Limitations and exceptions to Copyright – recent developments
Written by Daniel Selby, an under-graduate student of Law on 30 July 2014« Return to Reading Room
Certain protected works (i.e. work which are protected under copyright law) can be used without authorization of the proprietor and/or without licence. The purpose of these limitations and exceptions is to balance a user’s right to access the material and the creator’s right to protect his/her works.
The UK Government in 2010 reviewed this area of Intellectual Property law and the new rules have recently come into force on the 1/6/2014 focusing particularly on:
• Making digital preservation of sound and film lawful;
• Extending ‘fair dealing’ for non-commercial research and private study to allow the copying of sound and film, including the facilitation of copying by a librarian or curator;
• Allowing the digitization of the Library’s analogue collections to be used on dedicated computer terminals on the Library’s own premises;
• Allowing Text and Data Mining for non-commercial research purposes;
• Allowing the Library and its users to apply UK copyright limitations and exceptions, irrespective of contracts with publishers and suppliers.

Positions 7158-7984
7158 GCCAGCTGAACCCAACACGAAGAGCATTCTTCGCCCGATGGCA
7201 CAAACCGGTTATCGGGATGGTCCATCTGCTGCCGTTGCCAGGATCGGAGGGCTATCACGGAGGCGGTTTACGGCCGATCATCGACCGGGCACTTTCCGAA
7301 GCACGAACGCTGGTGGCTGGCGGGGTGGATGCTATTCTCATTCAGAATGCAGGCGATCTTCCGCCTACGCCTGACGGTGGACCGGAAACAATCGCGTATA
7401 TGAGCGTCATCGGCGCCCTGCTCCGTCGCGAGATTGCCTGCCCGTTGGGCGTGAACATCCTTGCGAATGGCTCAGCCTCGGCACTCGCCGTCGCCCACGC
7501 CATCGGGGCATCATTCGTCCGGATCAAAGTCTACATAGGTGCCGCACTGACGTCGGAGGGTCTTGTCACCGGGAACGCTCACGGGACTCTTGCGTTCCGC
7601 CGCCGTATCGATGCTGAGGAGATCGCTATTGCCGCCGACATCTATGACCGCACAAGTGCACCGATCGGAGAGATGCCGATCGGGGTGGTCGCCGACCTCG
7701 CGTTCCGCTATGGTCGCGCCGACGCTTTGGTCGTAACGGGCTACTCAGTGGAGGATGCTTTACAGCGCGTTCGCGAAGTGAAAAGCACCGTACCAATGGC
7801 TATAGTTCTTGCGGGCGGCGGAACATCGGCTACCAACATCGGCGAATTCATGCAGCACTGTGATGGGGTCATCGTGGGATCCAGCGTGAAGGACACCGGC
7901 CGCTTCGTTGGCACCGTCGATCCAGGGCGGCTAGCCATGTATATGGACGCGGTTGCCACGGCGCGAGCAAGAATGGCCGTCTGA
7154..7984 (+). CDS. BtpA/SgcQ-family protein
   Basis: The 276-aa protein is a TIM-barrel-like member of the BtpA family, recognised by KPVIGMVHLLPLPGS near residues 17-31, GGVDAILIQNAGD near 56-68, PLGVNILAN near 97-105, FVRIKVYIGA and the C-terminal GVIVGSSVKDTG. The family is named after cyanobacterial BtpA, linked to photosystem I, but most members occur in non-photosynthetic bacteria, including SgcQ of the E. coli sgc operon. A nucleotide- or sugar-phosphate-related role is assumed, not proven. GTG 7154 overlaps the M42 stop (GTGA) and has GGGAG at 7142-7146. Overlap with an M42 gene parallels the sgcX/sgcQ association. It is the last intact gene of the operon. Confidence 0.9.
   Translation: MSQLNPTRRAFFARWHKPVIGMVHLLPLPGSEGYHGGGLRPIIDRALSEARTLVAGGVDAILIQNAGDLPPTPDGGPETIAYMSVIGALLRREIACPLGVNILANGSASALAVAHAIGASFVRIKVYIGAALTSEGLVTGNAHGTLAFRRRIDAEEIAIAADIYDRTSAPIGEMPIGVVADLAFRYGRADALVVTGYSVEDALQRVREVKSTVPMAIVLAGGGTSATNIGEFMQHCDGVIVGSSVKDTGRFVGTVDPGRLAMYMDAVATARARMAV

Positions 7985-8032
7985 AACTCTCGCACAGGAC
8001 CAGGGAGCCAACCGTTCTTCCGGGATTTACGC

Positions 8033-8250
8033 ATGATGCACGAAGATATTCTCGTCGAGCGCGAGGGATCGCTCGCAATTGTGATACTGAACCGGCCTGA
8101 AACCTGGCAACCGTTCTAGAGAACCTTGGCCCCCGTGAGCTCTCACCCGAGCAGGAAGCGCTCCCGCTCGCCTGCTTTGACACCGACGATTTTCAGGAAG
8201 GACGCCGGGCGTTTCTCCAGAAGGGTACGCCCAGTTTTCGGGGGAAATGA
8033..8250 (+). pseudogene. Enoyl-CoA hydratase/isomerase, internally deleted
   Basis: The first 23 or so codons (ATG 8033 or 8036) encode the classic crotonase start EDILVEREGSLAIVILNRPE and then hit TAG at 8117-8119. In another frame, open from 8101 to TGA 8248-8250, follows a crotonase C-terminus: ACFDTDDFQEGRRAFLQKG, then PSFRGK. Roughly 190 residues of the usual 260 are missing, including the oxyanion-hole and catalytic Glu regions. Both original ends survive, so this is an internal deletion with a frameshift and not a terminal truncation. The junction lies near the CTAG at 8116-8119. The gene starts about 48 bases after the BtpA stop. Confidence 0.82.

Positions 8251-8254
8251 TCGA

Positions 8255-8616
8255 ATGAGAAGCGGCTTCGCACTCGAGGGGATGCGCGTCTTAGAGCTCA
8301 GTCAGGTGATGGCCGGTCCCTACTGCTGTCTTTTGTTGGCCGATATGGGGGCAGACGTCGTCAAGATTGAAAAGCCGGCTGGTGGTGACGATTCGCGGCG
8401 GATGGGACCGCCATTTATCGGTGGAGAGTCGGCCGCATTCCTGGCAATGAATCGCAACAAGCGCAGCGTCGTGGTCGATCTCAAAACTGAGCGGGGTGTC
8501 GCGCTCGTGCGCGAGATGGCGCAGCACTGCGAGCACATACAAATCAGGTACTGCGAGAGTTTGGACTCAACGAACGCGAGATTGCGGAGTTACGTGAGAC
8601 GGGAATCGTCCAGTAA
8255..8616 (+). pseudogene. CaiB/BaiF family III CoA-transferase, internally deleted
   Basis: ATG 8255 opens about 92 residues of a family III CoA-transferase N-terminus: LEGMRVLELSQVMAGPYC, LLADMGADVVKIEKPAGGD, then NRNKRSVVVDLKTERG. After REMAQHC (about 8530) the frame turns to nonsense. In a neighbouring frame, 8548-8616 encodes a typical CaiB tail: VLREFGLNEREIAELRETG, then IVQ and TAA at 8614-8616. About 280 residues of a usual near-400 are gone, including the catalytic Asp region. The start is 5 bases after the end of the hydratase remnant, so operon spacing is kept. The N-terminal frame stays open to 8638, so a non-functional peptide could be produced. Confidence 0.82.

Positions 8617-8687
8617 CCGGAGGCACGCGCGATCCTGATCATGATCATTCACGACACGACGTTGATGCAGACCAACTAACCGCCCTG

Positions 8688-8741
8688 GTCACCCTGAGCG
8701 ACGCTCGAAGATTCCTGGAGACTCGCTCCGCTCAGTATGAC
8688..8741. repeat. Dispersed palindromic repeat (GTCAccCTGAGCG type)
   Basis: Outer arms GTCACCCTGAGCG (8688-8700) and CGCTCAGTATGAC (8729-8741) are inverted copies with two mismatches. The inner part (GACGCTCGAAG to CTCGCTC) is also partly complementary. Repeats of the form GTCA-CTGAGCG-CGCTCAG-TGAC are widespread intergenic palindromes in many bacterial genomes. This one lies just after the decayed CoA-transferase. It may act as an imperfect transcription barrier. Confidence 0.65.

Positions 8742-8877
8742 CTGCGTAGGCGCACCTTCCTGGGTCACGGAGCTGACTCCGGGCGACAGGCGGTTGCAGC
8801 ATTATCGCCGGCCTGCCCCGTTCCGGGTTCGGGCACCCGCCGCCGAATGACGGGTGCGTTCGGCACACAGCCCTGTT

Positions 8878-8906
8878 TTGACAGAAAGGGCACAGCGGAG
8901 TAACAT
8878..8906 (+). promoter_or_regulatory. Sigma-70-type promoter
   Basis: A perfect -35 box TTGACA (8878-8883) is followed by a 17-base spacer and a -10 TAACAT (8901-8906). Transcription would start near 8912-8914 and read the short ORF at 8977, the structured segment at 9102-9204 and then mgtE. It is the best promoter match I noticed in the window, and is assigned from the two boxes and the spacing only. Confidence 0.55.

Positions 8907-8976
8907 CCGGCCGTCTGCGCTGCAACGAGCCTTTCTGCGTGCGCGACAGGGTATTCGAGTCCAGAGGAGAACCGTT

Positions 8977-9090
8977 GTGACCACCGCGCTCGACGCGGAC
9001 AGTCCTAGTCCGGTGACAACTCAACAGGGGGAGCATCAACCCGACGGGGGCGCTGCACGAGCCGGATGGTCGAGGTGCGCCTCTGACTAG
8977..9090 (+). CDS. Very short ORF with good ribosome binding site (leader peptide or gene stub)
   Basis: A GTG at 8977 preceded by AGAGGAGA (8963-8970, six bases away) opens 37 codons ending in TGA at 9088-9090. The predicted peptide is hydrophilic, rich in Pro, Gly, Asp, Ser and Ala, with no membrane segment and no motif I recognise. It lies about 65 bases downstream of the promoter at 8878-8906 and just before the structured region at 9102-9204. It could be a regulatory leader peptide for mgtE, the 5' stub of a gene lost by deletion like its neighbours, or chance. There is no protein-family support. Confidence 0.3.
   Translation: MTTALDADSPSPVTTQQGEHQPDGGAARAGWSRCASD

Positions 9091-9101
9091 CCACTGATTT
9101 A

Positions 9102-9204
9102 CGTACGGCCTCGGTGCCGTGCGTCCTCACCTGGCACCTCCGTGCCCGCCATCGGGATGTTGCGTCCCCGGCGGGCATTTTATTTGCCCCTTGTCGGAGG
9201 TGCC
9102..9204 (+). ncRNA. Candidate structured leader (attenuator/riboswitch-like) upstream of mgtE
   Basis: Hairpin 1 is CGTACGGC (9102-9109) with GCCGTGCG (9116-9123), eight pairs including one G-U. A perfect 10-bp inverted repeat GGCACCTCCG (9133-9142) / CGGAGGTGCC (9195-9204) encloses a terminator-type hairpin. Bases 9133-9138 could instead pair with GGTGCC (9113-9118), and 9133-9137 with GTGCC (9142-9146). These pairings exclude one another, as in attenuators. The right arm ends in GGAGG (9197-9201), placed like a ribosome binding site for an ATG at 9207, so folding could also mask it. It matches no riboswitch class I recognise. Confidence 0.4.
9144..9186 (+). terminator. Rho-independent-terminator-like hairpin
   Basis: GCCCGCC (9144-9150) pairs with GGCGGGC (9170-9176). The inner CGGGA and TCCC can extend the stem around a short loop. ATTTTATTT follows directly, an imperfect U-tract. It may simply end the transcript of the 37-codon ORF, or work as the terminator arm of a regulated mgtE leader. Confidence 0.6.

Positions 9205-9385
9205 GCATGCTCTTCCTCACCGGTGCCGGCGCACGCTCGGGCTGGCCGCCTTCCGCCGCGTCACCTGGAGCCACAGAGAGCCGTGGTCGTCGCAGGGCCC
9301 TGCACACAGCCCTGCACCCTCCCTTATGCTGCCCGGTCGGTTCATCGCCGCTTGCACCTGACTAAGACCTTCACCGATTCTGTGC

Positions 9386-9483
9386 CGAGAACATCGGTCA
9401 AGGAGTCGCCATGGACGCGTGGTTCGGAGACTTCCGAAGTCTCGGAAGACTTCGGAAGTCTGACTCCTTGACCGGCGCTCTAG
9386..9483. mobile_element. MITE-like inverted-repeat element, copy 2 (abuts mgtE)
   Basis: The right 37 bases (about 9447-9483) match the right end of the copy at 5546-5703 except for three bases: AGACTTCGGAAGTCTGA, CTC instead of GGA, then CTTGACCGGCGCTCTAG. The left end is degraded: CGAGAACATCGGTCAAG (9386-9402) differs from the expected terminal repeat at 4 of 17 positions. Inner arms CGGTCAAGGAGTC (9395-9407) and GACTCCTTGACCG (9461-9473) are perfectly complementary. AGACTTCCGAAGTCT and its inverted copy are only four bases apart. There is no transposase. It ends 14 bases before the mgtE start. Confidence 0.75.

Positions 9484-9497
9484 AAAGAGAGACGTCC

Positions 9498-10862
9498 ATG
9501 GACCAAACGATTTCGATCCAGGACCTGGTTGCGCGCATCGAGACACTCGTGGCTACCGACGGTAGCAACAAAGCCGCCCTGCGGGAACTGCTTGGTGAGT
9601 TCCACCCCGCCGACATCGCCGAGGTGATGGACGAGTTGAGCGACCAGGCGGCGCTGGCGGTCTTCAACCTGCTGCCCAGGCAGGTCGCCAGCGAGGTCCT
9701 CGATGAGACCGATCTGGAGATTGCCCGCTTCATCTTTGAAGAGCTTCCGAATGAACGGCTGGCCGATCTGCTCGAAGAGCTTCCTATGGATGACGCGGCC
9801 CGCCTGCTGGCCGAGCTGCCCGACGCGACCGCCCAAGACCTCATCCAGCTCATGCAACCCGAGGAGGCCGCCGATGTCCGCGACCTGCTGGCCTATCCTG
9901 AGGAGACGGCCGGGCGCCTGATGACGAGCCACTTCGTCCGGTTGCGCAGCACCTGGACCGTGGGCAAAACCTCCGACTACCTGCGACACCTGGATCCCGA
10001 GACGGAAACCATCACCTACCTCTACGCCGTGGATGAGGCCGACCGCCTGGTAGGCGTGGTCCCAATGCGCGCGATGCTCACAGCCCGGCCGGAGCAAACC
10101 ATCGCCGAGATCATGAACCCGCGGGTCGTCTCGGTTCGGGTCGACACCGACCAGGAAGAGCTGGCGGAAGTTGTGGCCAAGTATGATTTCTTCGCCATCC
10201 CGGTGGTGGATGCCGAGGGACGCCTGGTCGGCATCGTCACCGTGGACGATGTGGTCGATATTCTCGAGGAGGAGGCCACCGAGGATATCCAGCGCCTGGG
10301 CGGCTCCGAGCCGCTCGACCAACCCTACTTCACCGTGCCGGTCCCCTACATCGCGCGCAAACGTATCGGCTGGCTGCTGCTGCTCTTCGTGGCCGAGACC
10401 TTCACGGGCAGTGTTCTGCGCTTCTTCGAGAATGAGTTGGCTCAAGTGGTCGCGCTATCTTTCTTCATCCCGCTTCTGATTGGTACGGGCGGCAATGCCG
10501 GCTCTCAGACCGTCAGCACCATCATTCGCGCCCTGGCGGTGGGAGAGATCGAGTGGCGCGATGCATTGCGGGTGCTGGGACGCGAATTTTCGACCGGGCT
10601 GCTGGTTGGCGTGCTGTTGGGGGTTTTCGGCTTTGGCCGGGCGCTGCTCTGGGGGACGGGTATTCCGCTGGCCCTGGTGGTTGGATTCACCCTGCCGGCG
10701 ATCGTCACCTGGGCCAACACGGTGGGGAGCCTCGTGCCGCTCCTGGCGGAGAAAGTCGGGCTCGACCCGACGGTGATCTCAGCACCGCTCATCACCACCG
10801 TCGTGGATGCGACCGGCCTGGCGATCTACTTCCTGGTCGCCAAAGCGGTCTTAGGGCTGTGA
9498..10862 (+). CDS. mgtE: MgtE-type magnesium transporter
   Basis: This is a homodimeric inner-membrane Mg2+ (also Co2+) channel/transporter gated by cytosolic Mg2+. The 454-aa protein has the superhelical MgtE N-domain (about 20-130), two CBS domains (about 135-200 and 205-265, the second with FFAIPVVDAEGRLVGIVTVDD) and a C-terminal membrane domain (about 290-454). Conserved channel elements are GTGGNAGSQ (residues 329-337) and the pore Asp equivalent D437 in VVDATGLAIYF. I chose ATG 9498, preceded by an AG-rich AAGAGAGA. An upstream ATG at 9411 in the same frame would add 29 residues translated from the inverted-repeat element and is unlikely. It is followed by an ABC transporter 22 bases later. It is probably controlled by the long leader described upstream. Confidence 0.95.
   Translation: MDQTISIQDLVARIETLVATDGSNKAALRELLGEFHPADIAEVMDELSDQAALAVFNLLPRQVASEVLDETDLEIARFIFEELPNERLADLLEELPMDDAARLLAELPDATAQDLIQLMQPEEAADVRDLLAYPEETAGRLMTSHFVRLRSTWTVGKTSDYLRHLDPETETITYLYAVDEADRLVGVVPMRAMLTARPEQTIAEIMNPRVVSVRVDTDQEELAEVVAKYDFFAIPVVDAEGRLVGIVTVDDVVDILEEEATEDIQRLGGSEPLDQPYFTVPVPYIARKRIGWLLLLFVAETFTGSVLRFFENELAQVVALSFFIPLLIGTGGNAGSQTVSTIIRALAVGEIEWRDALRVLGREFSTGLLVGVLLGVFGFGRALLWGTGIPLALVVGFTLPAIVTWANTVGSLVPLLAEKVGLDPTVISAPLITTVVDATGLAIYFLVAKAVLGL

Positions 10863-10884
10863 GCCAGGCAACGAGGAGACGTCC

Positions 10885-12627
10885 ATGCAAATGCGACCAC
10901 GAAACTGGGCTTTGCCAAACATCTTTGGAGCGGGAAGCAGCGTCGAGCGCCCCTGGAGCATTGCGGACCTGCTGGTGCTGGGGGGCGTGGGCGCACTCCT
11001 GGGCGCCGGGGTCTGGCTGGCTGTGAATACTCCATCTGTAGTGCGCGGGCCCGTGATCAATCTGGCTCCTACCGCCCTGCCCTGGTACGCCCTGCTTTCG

The above changes are expected to boost the UK economy to £250 million over the next few years and have a positive impact on the academic and research community amongst others allowing for increased research into areas such as medicine and technology.
Other groups which are said to be benefiting according to gov.uk:
• disabled people and disability groups can now make accessible copies of copyright material (eg, music, film, books) when no commercial alternative exists
• researchers will benefit from the introduction of the new text and data mining exception for non-commercial research, as well as the reforms to existing exceptions that will enable limited copying of all types of copyright works for non-commercial research and private study
• schools, colleges and universities can now use copyright material on interactive whiteboards and in presentations, and as long as they have a licence, they will not need to worry about accidentally infringing copyright
• libraries, archives and museums will now be better able to protect our cultural heritage and preserve their collections. The existing preservation exception has been expanded to cover all types of copyright work, and now applies to museums and galleries as well as libraries and archives. Removing the barriers to preservation will save cultural institutions up to £26 million per year
• public bodies can now publish online the material they hold for public inspection, reducing costs and administrative burden of having to issue paper copies or requiring people to come to their offices.
A wider study commissioned by the European Commission has recently issued a report “Assessing the economic impacts of adapting certain limitations and exceptions to copyright and related rights in the EU” following an increase in technological advances, which can be viewed here.
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